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Also in the news / Changing Places toilet at airport, jumping seal, new dental consultant and more…

Harry Pitt (Sumburgh Airport operations manager), Stephanie Bain (Ability Shetland), and May Macdonald (parent and trustee at Ability Shetland) with Dylan Macdougall at the opening of the facility.Photo: Ability Shetland

A CHANGING Places toilet has been opened at Sumburgh Airport, allowing people with disabilities and their families to feel confident to travel knowing that the right equipment is available to them should they require it.

The project to install the specialist toilet at the airport was a joint venture between airport operator HIAL and the Ability Shetland charity. The work to install the toilet was carried out by Ness Engineering.

The toilet was opened last Friday by Dylan Macdougall and his mum May Macdonald.

She said: “Dylan hasn’t flown for years, as without a suitable bathroom, it simply wasn’t an option for us. Dylan loves to get away and this opens up so many more opportunities for him.”

Stephanie Bain of Ability Shetland said: “Having access to toilet facilities is a basic human right and the impact on disabled people’s social lives by not having these available are huge as it limits where they and their families can go and when.”

The specialist toilet at Sumburgh Airport has been registered officially on the Changing Places website where information about each specific toilet across the UK can be found.

TOURISTS on board a wildlife tour boat in Lerwick Harbour got the fright of their life on Tuesday morning when a large seal came a little bit too close for comfort.

The boat, belonging to Shetland Seabird Tours, was just about to leave the berth at Lerwick’s small boats harbour when the grey seal jumped clear of the water and appeared to be trying to board the high speed RIB.

Lerwick resident Alexandra Aida was walking past with her daughter at exactly the right moment and was lucky enough to catch the scene on her mobile phone.

She said: “The big seal is one that I know, it has a wound on her neck.

“The seal just wanted some fish; it didn’t want to attack people.”

There are quite a few tame and overfed seals living in Lerwick Harbour which benefit from scraps.

NHS Shetland has confirmed that consultant orthodontic services will continue to be provided in the isles after securing the services of Professor Grant McIntyre.

Professor McIntyre is the clinical director for the hospital dental service in NHS Tayside and consultant orthodontist at Dundee Dental Research Hospital & School, Perth Royal Infirmary and Ninewells Hospital, Dundee.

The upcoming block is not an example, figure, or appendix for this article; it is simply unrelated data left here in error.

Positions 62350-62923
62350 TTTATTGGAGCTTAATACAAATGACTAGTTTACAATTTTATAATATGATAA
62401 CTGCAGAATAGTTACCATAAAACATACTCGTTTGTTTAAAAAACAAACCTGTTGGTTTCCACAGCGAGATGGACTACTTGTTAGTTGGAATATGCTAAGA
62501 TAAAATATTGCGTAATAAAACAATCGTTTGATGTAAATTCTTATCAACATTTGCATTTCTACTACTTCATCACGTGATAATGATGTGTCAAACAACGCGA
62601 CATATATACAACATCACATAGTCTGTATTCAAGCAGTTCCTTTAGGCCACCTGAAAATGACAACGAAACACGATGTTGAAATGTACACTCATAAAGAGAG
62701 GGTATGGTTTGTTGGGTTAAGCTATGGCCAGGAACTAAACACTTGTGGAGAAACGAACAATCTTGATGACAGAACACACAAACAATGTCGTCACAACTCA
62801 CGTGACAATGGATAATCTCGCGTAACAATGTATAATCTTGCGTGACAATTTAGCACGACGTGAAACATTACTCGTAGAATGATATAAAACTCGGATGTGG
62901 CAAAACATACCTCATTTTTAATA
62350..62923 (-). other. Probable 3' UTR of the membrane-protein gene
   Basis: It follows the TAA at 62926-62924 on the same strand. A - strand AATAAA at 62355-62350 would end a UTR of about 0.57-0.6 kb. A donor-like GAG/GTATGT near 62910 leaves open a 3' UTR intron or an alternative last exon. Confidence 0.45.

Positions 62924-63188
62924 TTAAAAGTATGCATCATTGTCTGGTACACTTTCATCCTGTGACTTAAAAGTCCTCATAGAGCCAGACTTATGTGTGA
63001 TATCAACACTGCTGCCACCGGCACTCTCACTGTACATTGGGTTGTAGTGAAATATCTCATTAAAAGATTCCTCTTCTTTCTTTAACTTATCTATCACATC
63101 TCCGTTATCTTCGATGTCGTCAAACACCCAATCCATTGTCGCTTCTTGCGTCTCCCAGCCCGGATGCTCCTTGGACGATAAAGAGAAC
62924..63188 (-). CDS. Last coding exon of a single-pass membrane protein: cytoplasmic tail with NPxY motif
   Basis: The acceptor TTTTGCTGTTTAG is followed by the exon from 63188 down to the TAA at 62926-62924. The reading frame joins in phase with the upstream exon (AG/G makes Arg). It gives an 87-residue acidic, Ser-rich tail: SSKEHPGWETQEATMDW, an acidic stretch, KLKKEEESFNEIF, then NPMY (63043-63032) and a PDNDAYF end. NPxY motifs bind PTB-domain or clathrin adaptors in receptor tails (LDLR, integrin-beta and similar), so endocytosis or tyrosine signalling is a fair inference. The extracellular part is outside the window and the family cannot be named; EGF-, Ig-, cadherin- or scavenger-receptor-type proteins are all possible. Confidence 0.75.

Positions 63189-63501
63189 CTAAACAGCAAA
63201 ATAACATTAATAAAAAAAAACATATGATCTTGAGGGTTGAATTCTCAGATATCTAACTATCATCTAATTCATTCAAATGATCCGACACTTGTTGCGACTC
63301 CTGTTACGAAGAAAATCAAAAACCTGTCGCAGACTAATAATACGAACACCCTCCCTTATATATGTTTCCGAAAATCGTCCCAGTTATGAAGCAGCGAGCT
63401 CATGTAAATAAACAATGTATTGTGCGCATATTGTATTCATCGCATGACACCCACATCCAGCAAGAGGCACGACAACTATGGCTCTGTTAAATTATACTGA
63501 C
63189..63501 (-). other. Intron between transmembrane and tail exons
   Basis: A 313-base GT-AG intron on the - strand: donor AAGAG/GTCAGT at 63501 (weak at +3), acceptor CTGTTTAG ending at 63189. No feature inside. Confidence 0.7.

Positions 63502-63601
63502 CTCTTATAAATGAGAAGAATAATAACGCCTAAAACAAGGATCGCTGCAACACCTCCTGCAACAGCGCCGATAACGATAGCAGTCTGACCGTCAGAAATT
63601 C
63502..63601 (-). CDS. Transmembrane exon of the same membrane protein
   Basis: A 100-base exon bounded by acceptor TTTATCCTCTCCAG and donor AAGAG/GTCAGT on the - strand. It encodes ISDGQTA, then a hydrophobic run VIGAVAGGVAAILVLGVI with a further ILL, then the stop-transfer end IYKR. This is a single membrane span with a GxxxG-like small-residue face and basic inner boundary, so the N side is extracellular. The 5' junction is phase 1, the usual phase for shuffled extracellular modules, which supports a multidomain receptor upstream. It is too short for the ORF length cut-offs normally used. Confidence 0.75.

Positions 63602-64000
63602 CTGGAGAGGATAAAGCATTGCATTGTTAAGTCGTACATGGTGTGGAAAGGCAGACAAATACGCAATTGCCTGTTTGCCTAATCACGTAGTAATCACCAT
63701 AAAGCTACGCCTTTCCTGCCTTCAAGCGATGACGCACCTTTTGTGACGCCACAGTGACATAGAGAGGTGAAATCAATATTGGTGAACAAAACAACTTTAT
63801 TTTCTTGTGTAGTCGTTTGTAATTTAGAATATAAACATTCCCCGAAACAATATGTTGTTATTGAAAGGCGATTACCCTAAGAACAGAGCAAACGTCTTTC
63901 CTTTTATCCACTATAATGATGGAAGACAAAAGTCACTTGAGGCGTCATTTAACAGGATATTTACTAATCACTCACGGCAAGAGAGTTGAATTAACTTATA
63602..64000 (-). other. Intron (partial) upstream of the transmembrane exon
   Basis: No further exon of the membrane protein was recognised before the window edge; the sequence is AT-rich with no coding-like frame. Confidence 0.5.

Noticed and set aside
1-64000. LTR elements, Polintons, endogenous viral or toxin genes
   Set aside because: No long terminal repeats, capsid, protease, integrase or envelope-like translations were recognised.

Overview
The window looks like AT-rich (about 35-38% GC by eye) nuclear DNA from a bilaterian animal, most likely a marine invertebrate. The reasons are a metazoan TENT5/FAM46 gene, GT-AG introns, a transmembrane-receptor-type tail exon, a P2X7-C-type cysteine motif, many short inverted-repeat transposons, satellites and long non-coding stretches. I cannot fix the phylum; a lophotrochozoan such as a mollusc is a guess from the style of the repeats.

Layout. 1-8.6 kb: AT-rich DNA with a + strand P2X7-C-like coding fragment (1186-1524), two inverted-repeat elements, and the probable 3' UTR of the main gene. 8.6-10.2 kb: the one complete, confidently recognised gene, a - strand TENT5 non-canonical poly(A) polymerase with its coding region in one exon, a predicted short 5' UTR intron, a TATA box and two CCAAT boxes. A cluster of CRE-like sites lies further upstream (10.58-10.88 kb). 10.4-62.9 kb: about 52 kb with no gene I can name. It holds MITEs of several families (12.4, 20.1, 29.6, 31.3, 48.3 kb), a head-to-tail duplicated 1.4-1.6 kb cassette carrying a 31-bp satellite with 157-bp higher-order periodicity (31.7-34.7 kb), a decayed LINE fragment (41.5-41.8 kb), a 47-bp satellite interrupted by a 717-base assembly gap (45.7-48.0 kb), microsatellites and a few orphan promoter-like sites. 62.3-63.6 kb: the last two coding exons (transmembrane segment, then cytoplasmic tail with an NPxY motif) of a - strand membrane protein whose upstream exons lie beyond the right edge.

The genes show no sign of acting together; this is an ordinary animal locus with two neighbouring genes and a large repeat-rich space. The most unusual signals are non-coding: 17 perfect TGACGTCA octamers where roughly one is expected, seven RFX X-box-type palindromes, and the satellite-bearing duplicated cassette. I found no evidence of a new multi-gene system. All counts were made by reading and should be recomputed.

He will continue to offer the face-to-face and virtual clinic service for patients as well as support senior dental officer, Wayne Badier, through the remainder of his orthodontic training.

Director of dentistry Antony Visocchi said: “Not only is this a huge coup for NHS Shetland but this will provide long term security for the orthodontic service in Shetland.

“With the impending retirement of our current orthodontic consultant, we were faced with a challenge to maintain this service for Shetland.

“Not only does Professor McIntyre’s appointment allow this service to be maintained, but it also contributes to the ongoing further training of our own dentists and offers the opportunity to grow the service.”

A DOCUMENTARY that features local experiences of the pandemic and the post-lockdown period is being shown in the Bressay Lighthouse daily until 15 May.

The 22-minute ‘docufilm’ Community Voices: Memories and Stories of Island People has been produced and edited by not-for-profit organisation Curious Pilgrims.

“Project participants have been very generous in sharing their unique experiences through their contributions, and when curating their work and editing the docufilm I wanted to treat these contributions with due sensitivity,” said filmmaker Renzo Spiteri.

Community Voices is being screened daily on loop between 10am and 5pm at the Bressay Lighthouse until Sunday 15 May. No booking is required and the suggested donation for entry is £5 per person.

Further information about the project is available through the website www.curiouspilgrims.com

THE SCOTTISH aquaculture industry has welcomed a commitment from the Scottish Government to reform the regulatory system that governs the sector.

Speaking at the Aquaculture UK conference in Aviemore today, rural affairs secretary Mairi Gougeon promised “rapid progress” on streamlining the current system, as recommended in the recent independent review by Professor Russel Griggs.

Tavish Scott, chief executive of industry body Salmon Scotland, said government officials and regulators can be in no doubt as to the direction of travel.

“Professor Griggs recommended that a reformed regulatory framework should be delivered within 12 months and the strong message coming from Aviemore is that we must all work together to deliver this vision.”